Shoulder Osteoarthritis:

  • Osteoarthritis of the shoulder is much less common in comparison to osteoarthritis of the hips or knees
  • It is none the less still a debilitating condition that can have a significant impact on a patient’s quality of life.
  • Patients are usually 65 years and over

Possible Causes :

  • Prior shoulder surgery or intervention
  • History of trauma (i.e. a fall/previous fracture)
  • Inflammatory conditions (i.e. rheumatoid arthritis)
  • Overuse injuries (i.e. overarm sports and weight lifters)


X-Ray showing Osteoarthritis of the Shoulder
X-Ray showing Osteoarthritis of the Shoulder

Subjective Assessment :

  • The patient will complain of a stiff and painful shoulder
  • They may report a restriction In movement and hence difficulty with functional activities
  • Interruption of sleep and difficulty getting comfortable at night is common
  • The patient may report a ‘grinding’ , ‘grating’ or ‘clicking’ sensation in the shoulder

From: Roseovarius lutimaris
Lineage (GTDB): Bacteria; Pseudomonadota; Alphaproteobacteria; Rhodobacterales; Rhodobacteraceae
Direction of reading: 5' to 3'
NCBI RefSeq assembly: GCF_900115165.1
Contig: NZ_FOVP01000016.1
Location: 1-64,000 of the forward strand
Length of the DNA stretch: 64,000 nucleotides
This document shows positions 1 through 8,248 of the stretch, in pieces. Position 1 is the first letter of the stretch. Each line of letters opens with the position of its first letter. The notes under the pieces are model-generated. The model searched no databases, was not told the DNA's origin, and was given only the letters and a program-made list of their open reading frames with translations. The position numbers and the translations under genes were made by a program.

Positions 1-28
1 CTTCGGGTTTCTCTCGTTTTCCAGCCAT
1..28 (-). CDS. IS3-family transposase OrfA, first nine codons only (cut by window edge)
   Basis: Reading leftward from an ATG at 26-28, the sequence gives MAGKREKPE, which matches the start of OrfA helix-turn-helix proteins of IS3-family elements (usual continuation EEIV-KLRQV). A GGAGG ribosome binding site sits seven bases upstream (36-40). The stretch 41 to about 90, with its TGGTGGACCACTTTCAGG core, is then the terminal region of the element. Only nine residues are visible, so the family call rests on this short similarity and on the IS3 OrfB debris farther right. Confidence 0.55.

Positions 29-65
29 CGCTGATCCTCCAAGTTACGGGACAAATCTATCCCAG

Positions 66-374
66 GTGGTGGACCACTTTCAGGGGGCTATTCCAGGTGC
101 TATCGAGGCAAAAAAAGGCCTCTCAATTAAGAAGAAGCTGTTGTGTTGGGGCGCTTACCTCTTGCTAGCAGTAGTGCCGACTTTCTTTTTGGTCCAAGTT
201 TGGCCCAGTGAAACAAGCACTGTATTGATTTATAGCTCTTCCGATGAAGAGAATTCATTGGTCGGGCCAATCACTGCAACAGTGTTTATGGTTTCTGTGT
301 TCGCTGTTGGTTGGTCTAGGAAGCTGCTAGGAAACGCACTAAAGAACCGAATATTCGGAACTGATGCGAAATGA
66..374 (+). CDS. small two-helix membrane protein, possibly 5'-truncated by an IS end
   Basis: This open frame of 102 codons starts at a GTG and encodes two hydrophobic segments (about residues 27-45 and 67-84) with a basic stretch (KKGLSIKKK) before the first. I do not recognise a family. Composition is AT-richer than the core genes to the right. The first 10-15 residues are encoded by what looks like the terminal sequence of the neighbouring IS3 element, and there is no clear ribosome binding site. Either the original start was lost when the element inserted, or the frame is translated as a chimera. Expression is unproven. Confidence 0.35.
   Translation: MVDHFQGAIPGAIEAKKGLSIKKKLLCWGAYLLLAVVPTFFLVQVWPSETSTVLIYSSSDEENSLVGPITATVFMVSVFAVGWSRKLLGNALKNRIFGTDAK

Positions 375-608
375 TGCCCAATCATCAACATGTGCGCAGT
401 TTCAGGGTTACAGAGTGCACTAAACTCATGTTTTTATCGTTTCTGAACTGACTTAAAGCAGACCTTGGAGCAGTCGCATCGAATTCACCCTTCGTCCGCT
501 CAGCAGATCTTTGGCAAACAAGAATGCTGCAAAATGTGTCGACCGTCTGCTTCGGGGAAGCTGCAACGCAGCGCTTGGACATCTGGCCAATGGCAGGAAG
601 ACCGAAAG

Objective Assessment :

  • Global restriction in movement
  • Stiffness on palpation of the glenohumeral joint
  • Active = passive range of movement
  • X-Ray evidence of osteoarthritis

Treatment :

  • Refer to Physiotherapy for exercises and manual therapy to prevent any further stiffness and restriction in movement
  • Painkillers and anti-inflammatories
  • Steroid injections –may give short term relief to the patient, though period is unpredictable due to the wide variability of the disease
  • Surgery can be considered once the patient has completed 3 months of conservative management and Physiotherapy
  • Patients may initially be offered arthroscopic treatment but this is usually only a temporary measure before the patient eventually needs an arthroplasty
  • A shoulder replacement is indicated where there is severe, non-resolvable pain or previous failed treatment options


  • Image from OpenI – Licensed by CC
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